Damascus colloids. Building and expanding on our expertise in micromechanical models, we aim to create completely new soft solids by intervening in phase “arrest” using quenching and annealing techniques. In collaboration with the Helgeson Lab (UCSB), we are embarking on a combined experimental and theoretical examination of colloidal microstructure evolution during complex kinetic trajectories through regions of phase instability en route to kinetic arrest. Leveraging these ideas to design colloidal soft matter will enable a dramatic expansion of configurable materials for artificial tissue scaffolds, advanced membranes, and shape memory materials.
Confined & Hydrodynamically Interacting Colloids
Cellular Stokesian Dynamics. Biological cells are packed with macromolecules that diffuse, react, and self-assemble. Modeling these colloidal-scale physics requires accurately representing confinement, reactions, many-body solvent-mediated interactions, patchy attractions, and Brownian motion. Prior attempts neglected confinement, hydrodynamics, Brownian motion, or all three. Our aim was to explicitly model a spherically confined macromolecular suspension with Brownian motion, hydrodynamic interactions, and chemical reactions for a large number of macromolecules at any concentration. Our Cellular Stokesian dynamics model is the world’s first accurate model of a spherically-confined colloidal suspension Related publications: Aponte-Rivera & Zia, Phys. Rev. Fluids 2016; Aponte-Rivera, Su & Zia, J. Fluid Mech. 2018.
We explicitly represent individual macromolecules and their Brownian motion, hydrodynamics, surface chemistry, and patchy attractions while we track reactions, self-assembly, and ordering, resulting in a model biological cell that recovers cytoplasmic streaming, nuclear migration, gradient diffusion, and ternary complex–ribosome reactions. Our work established that diffusion in cells is anisotropic and that hydrodynamic interactions remain strong for all particle sizes and concentrations, disproving prior assertions that hydrodynamics are screened. We showed that size polydispersity leads to layered particle structure and increases diffusivity. In this way, biological cells can speed up diffusion of smaller biomolecules by surrounding them with larger ones.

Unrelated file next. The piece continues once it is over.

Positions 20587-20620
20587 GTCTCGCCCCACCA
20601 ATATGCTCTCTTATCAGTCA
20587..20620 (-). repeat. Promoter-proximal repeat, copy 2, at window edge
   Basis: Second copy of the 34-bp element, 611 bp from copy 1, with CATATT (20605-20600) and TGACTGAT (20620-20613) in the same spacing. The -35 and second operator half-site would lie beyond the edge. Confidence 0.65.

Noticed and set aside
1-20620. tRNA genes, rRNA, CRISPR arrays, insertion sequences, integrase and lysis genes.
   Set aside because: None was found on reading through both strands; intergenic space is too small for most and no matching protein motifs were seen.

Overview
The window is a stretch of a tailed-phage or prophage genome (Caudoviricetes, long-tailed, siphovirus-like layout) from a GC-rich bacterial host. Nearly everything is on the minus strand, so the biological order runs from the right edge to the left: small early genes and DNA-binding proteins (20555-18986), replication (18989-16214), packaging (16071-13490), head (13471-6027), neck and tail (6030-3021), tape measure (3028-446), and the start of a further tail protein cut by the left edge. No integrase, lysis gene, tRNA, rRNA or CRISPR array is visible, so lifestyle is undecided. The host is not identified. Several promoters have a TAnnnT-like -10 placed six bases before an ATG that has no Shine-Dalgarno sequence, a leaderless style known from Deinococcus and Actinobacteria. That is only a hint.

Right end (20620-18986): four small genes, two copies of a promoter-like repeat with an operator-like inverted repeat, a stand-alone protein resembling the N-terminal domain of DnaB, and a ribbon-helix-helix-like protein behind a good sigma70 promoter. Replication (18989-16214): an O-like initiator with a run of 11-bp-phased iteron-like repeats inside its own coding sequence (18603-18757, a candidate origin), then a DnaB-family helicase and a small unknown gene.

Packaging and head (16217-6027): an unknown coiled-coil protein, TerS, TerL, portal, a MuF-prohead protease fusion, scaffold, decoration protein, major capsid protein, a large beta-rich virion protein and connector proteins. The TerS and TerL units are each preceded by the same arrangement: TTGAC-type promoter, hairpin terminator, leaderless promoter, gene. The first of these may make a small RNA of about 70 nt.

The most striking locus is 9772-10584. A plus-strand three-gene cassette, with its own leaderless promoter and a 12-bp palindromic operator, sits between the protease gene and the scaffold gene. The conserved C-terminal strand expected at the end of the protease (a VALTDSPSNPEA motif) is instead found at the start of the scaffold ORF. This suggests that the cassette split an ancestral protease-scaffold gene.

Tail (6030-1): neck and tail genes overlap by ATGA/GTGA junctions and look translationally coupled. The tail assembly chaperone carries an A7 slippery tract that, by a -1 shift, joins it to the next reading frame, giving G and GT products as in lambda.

Modeling the Physics of Life
Colloid physics regulate life-essential processes in biological cells. A grand challenge of systems biology is an understanding of cells so complete that all cellular behavior can be determined from the composition and dynamics of constituent biomolecules. Advances in computation and experiments have enabled progress toward this goal, from atomistic models of proteins to de novo synthesis of entire genomes. Connecting single-molecule to cellular behavior requires bridging processes that operate over nanoseconds and nanometers to those spanning minutes and microns. But the physical details and dynamics of this intermediate realm are largely abstracted away in single-cell assays and whole-cell kinetics models. Colloidal physics, which defines the intermediate physico-chemical dynamics of suspensions like cytoplasm, links molecular-scale phenomena like van der Waals forces to cellular-scale diffusion, self-assembly, and aggregation. We use colloid physics to understand how biomolecules instantiate whole-cell behavior; our approach is to select model biological processes – those essential to cell function, conserved across cell types, and implicated in disease – and then to explicitly represent all associated biomolecules.
To study our hypothesis that colloidal mechanisms beyond Brownian motion regulate mRNA translation outside the ribosome in E. coli, we built a novel bio-colloidal framework with nanometer resolution that explicitly represents the transport dynamics of individual biomolecules as they interact and react over whole-cell-function time scales [Maheshwari et al., Cell, in review], the first colloidally accurate model of mRNA translation. We showed that Brownian motion is essential but insufficient to recover experimentally measured elongation rates; we proposed and tested new colloidal mechanisms that close the gap. This is a general framework for discovering how colloid physics predict biological behavior, which can access systems biology timescales by using a kinetics acceleration scheme that takes advantage of reaction timescales being much longer than those of diffusive mixing. Our findings demonstrate the effectiveness of colloidal biology in representing cell processes and illustrates the effectiveness of theoretical modeling in cell biology.